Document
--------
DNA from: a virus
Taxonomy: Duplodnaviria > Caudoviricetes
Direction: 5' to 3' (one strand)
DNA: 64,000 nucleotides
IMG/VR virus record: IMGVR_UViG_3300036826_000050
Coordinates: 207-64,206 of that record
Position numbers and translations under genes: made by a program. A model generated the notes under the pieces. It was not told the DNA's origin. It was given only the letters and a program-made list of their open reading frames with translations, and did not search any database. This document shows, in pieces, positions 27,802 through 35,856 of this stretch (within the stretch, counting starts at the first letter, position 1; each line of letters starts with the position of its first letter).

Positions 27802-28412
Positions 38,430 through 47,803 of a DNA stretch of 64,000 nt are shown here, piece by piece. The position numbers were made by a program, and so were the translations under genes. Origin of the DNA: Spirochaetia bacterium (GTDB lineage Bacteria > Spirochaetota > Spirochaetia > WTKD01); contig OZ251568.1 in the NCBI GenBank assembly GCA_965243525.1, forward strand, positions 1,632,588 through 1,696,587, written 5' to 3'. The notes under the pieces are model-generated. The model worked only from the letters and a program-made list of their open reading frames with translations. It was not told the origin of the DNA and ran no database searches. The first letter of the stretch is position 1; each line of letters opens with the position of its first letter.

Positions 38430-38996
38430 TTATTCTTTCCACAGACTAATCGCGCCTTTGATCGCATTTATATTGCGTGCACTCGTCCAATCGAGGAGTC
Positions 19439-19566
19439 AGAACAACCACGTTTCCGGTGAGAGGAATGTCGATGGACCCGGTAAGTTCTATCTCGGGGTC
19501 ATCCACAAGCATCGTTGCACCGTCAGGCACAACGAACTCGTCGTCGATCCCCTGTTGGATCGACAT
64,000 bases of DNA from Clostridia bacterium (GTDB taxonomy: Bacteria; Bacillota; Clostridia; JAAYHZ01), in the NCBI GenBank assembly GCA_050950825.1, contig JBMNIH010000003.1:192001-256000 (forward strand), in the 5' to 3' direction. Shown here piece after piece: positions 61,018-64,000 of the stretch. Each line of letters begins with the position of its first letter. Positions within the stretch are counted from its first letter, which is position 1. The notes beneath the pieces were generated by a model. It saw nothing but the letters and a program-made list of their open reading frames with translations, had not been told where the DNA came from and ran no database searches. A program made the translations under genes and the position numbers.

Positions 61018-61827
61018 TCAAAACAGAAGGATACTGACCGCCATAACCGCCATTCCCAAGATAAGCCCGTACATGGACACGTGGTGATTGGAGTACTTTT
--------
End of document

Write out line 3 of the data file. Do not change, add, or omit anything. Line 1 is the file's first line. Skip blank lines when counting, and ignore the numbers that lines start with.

Direction: 5' to 3' (one strand)